In an interfaith celebration of the 50th anniversary of Nostra Aetate — the 1965 Vatican II declaration rejecting anti-Semitism — Catholic and Jewish followers from across greater Los Angeles participated in “A Jubilee for Nostra Aetate” two-part conference that kicked off Nov. 9 with an evening of dialogue at Loyola Marymount University.
The gathering began with a musical choral performance commemorating the Nov. 9 anniversary of Kristallnacht, Nazi Germany’s deadly attacks on Jews in 1938. The musical portion was followed by the three-part dialogue, titled “The Vatican II Revolution: The Ongoing Struggle for Jewish-Catholic Reconciliation,” which explored how effectively Nostra Aetate has been understood and put into practice among Church officials, theologians and people “in the pews” alike.
Cosponsored by the Bellarmine College of Liberal Arts and the Martin Gang Institute, the interfaith presentation featured two renowned scholars on Jewish-Catholic relations: Amy-Jill Levine, a professor at Vanderbilt Divinity School and College of Arts and Sciences, and author/coeditor of several books, including “The Misunderstood Jew: The Church and the Scandal of the Jewish Jesus”; and Holy Names of Jesus and Mary Sister Mary C. Boys, dean of academic affairs and professor of theology at Union Theological Seminary, and an adjunct faculty member of the Jewish Theological Seminary of America. She has authored books on Catholic-Jewish relations, most recently “Redeeming Our Sacred Story: The Death of Jesus and Relations between Jews and Christians.”
“[Nostra Aetate] is an imperfect declaration … but I want to lift up some things that 50 years later speak very profoundly to us,” said Sister Boys, who went on to list five elements from the document “that I think speak to us in our time.”
They include the fact that Nostra Aetate: (1) made new assertions; (2) launched a movement of reconciliation fundamental to the Church’s moral integrity; (3) served as a catalyst for other Christian traditions vis-à-vis the Jewish people; (4) issued a call to engage with the “other”; and (5) it manifested a sign of hope to the world.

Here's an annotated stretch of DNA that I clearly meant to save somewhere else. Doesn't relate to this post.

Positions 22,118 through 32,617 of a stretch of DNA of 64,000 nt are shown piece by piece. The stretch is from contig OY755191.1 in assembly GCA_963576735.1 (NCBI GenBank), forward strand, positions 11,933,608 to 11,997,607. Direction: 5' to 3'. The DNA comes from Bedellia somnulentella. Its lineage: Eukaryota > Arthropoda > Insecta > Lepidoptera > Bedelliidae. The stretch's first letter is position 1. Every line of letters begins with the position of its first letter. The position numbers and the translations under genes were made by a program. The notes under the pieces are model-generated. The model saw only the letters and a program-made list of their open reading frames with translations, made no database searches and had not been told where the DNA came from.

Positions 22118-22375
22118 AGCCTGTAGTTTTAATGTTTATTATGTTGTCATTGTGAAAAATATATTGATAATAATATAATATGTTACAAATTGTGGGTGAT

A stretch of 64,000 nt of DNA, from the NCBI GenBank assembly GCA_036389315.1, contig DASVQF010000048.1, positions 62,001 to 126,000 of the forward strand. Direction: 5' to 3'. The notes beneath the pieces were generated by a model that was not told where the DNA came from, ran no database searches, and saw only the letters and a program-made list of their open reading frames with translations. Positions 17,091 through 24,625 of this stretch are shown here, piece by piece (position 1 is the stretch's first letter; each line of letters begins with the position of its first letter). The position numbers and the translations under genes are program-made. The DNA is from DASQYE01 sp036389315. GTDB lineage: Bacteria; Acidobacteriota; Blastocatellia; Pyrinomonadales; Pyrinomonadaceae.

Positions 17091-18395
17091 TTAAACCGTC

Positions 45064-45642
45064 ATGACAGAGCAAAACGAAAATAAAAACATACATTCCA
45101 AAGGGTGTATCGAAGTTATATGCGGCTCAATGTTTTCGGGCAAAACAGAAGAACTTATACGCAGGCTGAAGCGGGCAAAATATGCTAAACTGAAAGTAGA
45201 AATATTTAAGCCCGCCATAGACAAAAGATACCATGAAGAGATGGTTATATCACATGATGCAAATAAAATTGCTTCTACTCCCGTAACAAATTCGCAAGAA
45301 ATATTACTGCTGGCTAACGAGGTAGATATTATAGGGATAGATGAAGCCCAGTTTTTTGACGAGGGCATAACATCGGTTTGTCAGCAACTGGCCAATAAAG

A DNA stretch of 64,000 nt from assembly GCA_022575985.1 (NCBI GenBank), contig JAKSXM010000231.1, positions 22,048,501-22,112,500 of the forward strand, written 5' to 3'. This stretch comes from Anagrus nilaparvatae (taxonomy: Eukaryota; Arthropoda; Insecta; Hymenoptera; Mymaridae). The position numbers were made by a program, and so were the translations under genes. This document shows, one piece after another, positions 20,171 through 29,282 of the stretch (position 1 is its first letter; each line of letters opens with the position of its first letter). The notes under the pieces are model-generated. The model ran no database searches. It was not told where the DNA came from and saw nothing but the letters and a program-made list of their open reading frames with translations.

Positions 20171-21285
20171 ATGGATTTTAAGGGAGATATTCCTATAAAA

Among the document’s “new assertions” was that “other religions have elements that are true and holy, reflecting a ray of truth that enlightens all people,” she said.
“This was the first time in the history of the Catholic Church that such a high-ranking body has even admitted that there is truth in other religious traditions,” explained Sister Boys.
Another then-new assertion that reverberates today is that “Catholics should enter with prudence and charity into dialogue and collaboration with people of other religious traditions,” she said, noting that the primary purpose of dialogue is not only talking to each other, but also listening and learning from one another.
Levine agreed that continued two-way dialogue is an essential tool for recognizing the many “bridges” that unite the Catholic and Jewish faith traditions, rather than focusing on real or perceived “divisions” between the two groups.
“After 2,000 years of ignorance, the time has come for church and synagogue, Jew and Catholic, to understand our intertwined histories, to see Jesus as a Jew who made sense to other Jews in a Jewish context — because the New Testament is Jewish history — to learn how our two traditions came to parting of the ways, to celebrate both our differences as well as our similarities, and to work together for the shalom … that both traditions proclaim,” said Levine.
The two-part conference continued on Nov. 11 at the Cathedral of Our Lady of the Angels in Downtown Los Angeles, where hundreds of participants were in attendance for the 39th annual Catholic-Jewish Women’s Conference (CJWC), dubbed “From Estrangement to Sisterhood: Walking Forward Together.” The conference brought together Catholic and Jewish women and others who support interreligious dialogue to address “Why Nostra Aetate still matters” in 2015.
The guest speakers included Holli Levitsky, chairperson of the LMU Jewish Studies Program; and Susan Abraham, assistant professor of Theological Studies at the LMU Bellarmine College of Liberal Arts. Their presentations were followed by Q&A and group discussions, where participants addressed how the CJWC can support continued communication and greater mutual understanding, identify contemporary obstacles that impede progress, and what work still needs to be done to fully embrace and expand upon Nostra Aetate.